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Paul Merrett's traditional Christmas turkey will be the star of Christmas Day!
For the turkey and gravy::
The day before you cook the Turkey……
First of all remove the giblets, wing tips & wishbone from your Turkey - place in a pan with about 3 pints of water, the oxo cube, thyme, onion, garlic and the star anise . Simmer gently for 3 hours.
The stock may produce a scummy froth which should be removed.
After 3 hours the stock will have reduced by about ½ pint. Pass out all the bits. Cool the liquid and keep in fridge until needed.
Next make a flavoured butter by dicing the butter and bringing up to room temperature and then mixing in the thyme, parsley & cracked black pepper
Lift up the breast skin & separate it from the flesh so that you can slide some of the butter under the skin but on top of the flesh. Use about half the butter for this. Pull the skin back over and from the ‘outside’ smooth the butter gently until its covering the breast
Next smear the other ½ of the butter over the breasts and legs.
Finally cover the breast with the streaky bacon
Place in the fridge over night
Next day remove from the fridge a good 3 hours before required so that the bird is not fridge cold when it goes into the oven
Heat oven to 200c
A 5kg bird will take about 3 ½ to 4 hours – allow also for a good 1 ½ hours to rest the bird before carving
Place your bird on a roasting tray – bear in mind there will be a lot of juice so make sure the tray has a lip.
Give the bird about 30 mins at a high heat then drop the oven temperature to 150c.
The bird should roast on its back and be basted every 20 mins.
Towards the end of cooking remove the bacon from the breasts and keep warm and allow the b breasts to brown and crisp the skin slightly.
I use a digital probe for most meats – the thickest part of the leg should read 70c when done.
The bird should now be rested in a warm place on a serving platter
All the roasting juices should be brought to a simmer with the turkey stock you made the day before – simmer and test to ensure a good strong flavour.
Mix the corn flour and the red wine and pour in to thicken the gravy.
For the stuffing::
This can be made up to 2 days in advance and then cooked on the day.
Fry the mushrooms in a hot frying pan until they caramelise – you may need to do these in batches. Allow to cool and the roughly chop.
Next sweat the shallot & garlic and cool
In a large bowl squeeze the meat from the sausage skins.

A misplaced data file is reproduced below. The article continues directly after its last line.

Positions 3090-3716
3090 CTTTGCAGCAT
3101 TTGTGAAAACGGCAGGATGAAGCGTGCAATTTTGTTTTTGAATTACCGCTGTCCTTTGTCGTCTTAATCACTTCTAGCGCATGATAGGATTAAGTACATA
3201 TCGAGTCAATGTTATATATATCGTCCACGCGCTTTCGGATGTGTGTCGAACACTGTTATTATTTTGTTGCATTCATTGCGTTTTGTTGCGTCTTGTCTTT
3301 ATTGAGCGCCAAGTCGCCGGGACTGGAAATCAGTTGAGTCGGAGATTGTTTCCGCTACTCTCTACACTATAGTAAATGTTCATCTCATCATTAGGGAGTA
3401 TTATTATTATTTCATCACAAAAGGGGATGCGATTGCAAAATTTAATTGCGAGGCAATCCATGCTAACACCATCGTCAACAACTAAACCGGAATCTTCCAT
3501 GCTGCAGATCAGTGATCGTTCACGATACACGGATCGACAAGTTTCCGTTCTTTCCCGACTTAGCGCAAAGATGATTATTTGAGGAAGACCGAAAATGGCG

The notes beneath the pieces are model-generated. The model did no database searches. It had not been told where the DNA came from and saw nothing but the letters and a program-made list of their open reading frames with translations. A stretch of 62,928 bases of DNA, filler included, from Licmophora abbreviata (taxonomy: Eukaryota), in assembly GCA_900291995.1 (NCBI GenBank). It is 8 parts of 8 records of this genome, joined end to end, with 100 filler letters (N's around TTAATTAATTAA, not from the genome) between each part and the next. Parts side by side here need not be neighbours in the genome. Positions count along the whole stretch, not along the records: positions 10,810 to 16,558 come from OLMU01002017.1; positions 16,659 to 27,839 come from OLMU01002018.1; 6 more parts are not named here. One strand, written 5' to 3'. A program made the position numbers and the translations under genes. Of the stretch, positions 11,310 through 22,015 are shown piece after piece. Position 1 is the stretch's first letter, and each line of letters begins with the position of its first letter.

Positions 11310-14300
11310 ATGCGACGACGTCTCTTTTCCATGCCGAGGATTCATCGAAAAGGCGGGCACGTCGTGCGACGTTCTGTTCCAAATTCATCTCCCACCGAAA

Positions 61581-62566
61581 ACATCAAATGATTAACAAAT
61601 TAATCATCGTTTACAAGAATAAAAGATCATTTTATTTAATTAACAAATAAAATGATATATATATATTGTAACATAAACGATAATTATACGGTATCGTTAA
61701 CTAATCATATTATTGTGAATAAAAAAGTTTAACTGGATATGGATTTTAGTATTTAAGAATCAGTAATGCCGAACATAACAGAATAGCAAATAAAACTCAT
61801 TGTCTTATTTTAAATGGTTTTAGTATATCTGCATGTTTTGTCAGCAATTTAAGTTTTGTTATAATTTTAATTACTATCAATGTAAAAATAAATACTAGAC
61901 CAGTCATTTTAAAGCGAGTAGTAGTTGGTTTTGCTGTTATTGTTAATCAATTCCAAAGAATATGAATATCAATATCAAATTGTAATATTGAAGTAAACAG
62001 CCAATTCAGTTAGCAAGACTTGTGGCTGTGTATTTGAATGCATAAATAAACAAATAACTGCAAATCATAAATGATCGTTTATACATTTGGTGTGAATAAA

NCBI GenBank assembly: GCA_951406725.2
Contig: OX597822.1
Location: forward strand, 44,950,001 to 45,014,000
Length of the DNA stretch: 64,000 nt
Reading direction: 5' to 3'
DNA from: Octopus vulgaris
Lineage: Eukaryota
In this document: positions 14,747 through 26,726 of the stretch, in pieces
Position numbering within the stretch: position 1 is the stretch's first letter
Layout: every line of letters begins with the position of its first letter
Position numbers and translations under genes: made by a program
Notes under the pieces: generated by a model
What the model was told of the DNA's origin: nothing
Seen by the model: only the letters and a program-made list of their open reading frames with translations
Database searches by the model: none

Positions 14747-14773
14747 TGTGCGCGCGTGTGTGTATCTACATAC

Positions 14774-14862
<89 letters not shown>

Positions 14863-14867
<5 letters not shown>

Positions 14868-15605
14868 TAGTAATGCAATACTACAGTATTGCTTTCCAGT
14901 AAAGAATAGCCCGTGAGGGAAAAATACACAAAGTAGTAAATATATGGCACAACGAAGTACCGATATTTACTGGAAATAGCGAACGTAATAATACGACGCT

Mix in the herbs, cooled mush, cooled shallot and garlic, sweet corn and the dried fruit
Season the mix
Now add bread crumbs until the mixture is fairly dry
Lay out a sheet of foil and lightly butter it
Make a sausage shape about 6cm thick
Tighten foil and the ends
Now wrap in a second coating of foil.
On the day…..place the stuffing roll on a roasting tray and bake for about 40 mins or until your digital probe reads about 70c.
Turn the roll a few times during cooking so that the shape remains even
For the breadsauce::
Place the onion and ground cloves in a small pan. add the bay leaves to the pan with the milk and butter. Season generously with pepper. Bring to the boil, then reduce the heat and allow to simmer gently for 20 minutes, until the onion has softened. Remove and discard the bay leaves. Roughly tear the bread into even-sized pieces or blitz roughly in a food processor, then stir into the milk with a wooden spoon. Add the nutmeg and season. Return to the heat and simmer for a further 3-4 minutes. Stir in the cream and serve warm. A knob of butter on the top will stop a skin from forming
• Before you do anything else to perfect your Christmas turkey, do this: buy the best one you can afford. Christmas is a time for overspending but a big bird is good value for money – not only on the day but also for all those sandwiches and leftovers that fill the following week.
• If buying from a butcher, get your order in early. This ensures you’ll get the variety and size you want. Fridge space is also a consideration but you can collect your fresh turkey a day or two before Christmas.
• If you’re lucky enough to have a larder or outdoor storage space, all the better – the weather is usually cold enough. Always ask for the giblets (to use for stock and gravy) and remove them from the cavity of the bird as soon as you get it home. With a frozen turkey, always make sure it is fully defrosted before cooking.
TIPS FOR THE BIG DAY...
• Be prepared. Christmas Day should not begin at 4.30am with a worried cook slaving over the stove
• Distract your guests. My theory is if my guests eat enough canapés, they may not notice if the turkey is three hours late
• Keep it simple. The turkey is the centrepiece of the meal and the downfall of most cooks
• Impress with subtle twists. Ringing the changes with vegetables is a sure way of making out you are a better cook
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